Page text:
Synonyms for brother
Antonyms for brother
EXAMPLES FROM THE WEB FOR BROTHER
Ask the poor fisherman at the gates, who has been to him as a brother; and he will answer 'Anaxagoras.'
She has got a brother, but he don't amount to shucks—he ain't much more'n a three-spot.
Is that brother of hers you told me about still makin' up to that party?
Your brother was foolish enough to leave his boat in Rushton's care.
Never had her youthful freshness so appealed to her brother.
"And you know we shall be in mourning," said Psyche to her brother.
Your brother may become entangled in some way with this woman.
And when my brother was about to marry that woman, and Mr. Shepler asked me to marry him, I consented.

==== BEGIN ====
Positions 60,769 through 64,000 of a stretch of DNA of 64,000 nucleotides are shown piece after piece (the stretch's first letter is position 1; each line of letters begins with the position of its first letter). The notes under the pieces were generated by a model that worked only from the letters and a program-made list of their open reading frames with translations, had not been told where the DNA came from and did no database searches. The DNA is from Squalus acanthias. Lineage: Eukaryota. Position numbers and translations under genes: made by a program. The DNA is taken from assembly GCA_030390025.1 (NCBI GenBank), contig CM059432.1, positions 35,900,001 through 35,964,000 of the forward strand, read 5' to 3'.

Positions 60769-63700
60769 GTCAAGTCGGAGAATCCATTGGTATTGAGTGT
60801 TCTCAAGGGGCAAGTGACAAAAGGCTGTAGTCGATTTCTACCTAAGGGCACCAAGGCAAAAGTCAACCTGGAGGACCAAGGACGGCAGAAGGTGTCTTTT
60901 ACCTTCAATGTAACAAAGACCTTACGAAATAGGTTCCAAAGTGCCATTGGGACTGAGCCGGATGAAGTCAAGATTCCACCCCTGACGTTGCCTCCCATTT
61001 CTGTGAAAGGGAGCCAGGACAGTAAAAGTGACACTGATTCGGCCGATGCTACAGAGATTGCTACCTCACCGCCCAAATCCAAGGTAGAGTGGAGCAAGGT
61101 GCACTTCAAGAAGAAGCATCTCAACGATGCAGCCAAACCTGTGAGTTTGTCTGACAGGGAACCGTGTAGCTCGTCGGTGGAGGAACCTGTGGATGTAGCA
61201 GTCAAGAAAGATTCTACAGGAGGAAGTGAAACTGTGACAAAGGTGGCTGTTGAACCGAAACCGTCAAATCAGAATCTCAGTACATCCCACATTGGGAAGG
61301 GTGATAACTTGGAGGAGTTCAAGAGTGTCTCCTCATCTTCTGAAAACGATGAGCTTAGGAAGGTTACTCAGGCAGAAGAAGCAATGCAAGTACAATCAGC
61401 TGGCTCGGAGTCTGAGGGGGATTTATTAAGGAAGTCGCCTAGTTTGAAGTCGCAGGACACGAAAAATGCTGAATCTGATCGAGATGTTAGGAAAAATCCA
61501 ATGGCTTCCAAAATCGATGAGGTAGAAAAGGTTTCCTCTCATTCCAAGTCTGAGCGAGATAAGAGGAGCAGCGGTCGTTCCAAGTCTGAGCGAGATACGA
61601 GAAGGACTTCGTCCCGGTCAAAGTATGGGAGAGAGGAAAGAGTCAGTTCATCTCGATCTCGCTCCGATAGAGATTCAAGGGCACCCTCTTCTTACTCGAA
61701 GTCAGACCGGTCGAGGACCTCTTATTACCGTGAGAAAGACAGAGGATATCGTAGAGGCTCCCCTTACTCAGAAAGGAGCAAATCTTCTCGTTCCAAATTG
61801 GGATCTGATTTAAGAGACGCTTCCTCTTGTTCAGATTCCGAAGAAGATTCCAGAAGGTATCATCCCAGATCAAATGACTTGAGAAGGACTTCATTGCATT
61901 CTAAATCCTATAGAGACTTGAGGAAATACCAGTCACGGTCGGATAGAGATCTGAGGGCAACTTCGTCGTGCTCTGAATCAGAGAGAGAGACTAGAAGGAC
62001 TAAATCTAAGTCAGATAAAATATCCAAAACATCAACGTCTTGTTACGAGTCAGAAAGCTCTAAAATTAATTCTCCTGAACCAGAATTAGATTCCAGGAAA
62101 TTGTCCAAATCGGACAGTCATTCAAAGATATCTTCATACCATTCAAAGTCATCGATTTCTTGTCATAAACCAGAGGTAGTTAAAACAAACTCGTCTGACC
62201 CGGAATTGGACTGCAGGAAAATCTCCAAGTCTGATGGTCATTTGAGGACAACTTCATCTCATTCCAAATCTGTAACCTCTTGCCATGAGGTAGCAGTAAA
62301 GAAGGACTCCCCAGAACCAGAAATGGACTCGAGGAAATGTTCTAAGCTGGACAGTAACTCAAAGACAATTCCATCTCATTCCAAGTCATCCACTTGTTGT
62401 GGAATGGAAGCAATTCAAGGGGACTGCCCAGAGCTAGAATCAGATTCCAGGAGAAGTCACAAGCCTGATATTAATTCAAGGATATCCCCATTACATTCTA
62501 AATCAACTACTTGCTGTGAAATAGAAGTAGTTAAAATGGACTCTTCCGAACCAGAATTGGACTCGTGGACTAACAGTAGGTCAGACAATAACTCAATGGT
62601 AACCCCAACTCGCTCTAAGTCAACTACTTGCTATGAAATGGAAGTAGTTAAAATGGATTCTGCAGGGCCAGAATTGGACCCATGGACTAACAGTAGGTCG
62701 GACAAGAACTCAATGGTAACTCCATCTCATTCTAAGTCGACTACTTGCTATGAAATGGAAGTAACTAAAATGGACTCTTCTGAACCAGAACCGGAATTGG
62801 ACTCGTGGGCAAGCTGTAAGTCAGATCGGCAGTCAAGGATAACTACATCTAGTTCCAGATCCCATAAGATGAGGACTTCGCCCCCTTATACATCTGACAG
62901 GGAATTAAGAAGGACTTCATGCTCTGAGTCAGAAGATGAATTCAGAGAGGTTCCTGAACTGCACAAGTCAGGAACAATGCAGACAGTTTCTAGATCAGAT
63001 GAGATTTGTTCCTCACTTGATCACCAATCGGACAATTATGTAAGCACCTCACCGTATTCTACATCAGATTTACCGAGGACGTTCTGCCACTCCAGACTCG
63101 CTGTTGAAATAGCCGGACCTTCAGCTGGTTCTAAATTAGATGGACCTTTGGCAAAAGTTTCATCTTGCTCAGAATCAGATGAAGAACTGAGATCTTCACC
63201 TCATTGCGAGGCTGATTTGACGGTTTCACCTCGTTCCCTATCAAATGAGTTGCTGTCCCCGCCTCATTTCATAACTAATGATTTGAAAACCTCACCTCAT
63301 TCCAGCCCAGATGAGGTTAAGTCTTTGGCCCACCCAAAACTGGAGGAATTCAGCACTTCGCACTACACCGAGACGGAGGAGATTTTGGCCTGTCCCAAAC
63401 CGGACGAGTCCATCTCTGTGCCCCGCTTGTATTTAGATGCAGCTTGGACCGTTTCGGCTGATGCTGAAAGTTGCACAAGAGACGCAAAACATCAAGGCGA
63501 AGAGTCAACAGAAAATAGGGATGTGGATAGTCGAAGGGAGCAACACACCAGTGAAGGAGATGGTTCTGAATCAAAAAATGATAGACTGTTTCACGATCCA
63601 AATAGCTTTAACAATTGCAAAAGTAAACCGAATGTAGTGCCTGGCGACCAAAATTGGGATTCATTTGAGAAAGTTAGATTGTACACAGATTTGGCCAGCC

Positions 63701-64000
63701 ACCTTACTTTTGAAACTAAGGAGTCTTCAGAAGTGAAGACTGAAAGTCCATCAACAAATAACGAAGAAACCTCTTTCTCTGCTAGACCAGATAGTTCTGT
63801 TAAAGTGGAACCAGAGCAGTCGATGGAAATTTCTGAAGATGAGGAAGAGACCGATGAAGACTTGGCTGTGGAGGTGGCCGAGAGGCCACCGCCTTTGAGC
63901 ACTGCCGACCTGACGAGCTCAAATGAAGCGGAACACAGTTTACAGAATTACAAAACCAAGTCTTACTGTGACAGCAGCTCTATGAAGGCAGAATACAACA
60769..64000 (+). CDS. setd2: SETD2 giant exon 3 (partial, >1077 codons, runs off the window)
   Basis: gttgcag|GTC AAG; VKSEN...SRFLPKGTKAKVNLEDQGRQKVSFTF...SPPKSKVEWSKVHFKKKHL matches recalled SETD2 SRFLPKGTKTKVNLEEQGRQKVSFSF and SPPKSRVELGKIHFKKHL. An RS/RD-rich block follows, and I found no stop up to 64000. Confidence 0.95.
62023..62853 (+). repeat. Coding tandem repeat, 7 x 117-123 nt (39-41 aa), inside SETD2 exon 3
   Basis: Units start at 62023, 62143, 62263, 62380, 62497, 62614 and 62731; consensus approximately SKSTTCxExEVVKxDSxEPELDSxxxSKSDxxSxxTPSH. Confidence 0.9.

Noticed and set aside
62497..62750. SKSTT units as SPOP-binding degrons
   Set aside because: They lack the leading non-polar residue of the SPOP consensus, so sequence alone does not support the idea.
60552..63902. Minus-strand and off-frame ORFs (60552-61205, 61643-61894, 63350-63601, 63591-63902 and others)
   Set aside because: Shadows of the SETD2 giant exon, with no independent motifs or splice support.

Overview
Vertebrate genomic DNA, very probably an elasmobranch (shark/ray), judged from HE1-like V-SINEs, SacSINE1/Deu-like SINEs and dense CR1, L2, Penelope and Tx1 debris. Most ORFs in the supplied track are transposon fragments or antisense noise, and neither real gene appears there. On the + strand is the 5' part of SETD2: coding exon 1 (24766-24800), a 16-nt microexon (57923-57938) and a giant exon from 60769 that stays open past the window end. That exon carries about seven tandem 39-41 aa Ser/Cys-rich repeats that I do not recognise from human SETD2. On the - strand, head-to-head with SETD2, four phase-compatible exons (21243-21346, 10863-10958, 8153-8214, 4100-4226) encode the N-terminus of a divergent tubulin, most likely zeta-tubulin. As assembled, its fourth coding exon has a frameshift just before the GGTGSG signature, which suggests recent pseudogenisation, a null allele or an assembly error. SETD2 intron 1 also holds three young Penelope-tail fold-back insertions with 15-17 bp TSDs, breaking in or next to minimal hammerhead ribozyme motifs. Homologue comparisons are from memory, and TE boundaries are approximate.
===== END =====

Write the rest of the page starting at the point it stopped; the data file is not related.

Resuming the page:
I don't think he ever got over the death of his brother, about a year ago.
He looked up to see three figures—his brother, his uncle, his master.
Old English broþor, from Proto-Germanic *brothar (cf. Old Norse broðir, Danish broder, Old Frisian brother, Dutch broeder, German Bruder, Gothic bróþar), from PIE root *bhrater (cf. Sanskrit bhrátár-, Old Persian brata, Greek phratér, Latin frater, Old Irish brathir, Welsh brawd, Lithuanian broterelis, Old Prussian brati, Old Church Slavonic bratru, Czech bratr "brother").
A highly stable word across the Indo-European languages. In the few cases where other words provide the sense, it is where the cognate of brother had been applied widely to "member of a fraternity," or where there was need to distinguish "son of the same mother" and "son of the same father." E.g. Greek adelphos, probably originally an adjective with frater and meaning, specifically, "brother of the womb" or "brother by blood;" and Spanish hermano "brother," from Latin germanus "full brother." As a familiar term of address from one man to another, it is attested from 1912 in U.S. slang; the specific use among blacks is recorded from 1973.